Stuart Gentle Publisher at Onrec

British workers opt out of 9-5 routineÖ - 12/2001

A vote of greater freedom, reduced stress and higher incomes

A rising number of people are opting out of full-time employment for a freelance career, according to an in-depth survey.

Among the reasons cited for the change in work attitudes are ëfeeling less stressedí (54%), a desire to ëspend more time with their familiesí (34%) and the opportunity to break away from the nine to five routine. In fact, a staggering 74% of respondents feel that freelancing offers them ëgreater personal flexibilityí with 68% ëenjoying their workí more.

36% of freelancers also believed they could earn more money than their counterparts in full-time jobs/employment by doing an average of only 36.8 hours a week. 62% of freelancers interviewed earn a gross income of between 25-50k and 36% have seen their income rise since going freelance.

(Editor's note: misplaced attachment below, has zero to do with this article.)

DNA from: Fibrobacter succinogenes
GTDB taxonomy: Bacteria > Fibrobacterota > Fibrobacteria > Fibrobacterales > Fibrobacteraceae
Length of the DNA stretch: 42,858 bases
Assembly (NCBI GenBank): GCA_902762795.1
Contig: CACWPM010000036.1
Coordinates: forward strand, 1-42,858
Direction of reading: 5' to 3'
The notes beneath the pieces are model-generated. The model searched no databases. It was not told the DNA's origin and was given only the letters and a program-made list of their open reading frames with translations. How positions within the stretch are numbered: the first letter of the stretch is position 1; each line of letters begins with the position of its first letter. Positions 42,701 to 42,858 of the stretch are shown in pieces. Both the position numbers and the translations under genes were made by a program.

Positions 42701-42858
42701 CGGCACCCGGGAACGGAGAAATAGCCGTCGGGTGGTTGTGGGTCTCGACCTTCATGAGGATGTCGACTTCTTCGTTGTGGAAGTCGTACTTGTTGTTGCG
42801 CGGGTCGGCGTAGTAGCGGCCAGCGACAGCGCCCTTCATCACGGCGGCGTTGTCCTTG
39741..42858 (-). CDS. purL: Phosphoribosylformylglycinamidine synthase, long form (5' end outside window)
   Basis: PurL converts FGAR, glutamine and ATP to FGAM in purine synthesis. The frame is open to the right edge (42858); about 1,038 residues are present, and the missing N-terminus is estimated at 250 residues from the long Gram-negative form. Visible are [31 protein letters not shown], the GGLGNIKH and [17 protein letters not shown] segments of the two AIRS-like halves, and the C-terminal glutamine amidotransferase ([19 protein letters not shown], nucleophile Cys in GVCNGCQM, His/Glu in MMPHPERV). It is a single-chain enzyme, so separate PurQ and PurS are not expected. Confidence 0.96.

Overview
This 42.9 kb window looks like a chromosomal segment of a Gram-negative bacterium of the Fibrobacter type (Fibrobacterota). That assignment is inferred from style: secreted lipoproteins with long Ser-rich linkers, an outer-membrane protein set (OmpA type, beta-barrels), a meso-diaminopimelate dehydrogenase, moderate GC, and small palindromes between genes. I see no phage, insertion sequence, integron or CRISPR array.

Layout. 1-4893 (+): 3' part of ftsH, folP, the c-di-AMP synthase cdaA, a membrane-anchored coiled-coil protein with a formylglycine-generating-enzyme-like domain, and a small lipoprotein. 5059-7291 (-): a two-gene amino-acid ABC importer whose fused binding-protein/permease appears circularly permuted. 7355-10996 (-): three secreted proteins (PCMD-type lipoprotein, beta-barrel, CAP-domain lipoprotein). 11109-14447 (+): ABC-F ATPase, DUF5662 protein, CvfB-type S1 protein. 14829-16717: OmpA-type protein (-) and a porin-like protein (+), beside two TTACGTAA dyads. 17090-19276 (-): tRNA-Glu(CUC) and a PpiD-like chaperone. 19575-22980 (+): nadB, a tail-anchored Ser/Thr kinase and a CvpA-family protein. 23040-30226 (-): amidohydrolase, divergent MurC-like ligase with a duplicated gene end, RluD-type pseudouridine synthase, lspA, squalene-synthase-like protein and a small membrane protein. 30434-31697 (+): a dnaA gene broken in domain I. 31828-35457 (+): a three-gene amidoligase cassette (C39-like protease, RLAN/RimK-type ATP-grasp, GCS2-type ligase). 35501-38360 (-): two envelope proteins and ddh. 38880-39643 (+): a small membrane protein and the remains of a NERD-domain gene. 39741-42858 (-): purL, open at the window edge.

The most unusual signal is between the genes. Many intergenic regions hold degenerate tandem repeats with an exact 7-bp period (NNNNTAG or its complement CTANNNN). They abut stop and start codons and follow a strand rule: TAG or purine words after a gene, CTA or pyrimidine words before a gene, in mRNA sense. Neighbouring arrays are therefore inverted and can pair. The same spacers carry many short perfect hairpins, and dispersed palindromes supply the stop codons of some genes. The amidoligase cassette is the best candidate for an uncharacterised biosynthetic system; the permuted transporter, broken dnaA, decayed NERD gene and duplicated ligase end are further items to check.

A total of 191 men and women took part in the survey, which was conducted by business academics Ralph Tench (Leeds Business School) and Sandra Fielden (UMIST School of Business Psychology) and in association with freelance matchmaking service, Xchangeteam.

The survey highlighted the fact that almost half the people interviewed (45%) had left permanent employment in the past three years since 1998.

50% had been freelance for less than 12 months underlining the continued growth in the sector. And 55% planned to continue freelancing or set up their own businesses.

Report author Professor Ralph Tench said: ìThe survey clearly shows that freelancers are now a growing force in the workplace of the 21st century.î

ìThey are now regarded as an important group of people by businesses, who are using their skills to complement that of their own full-time staff. Indeed freelancing is no longer seen as a Cinderella profession but a career in its own right.î

ìA combination of greater freedom, reduced stress and higher incomes are just three of the many factors why more and more people are choosing to go freelance.î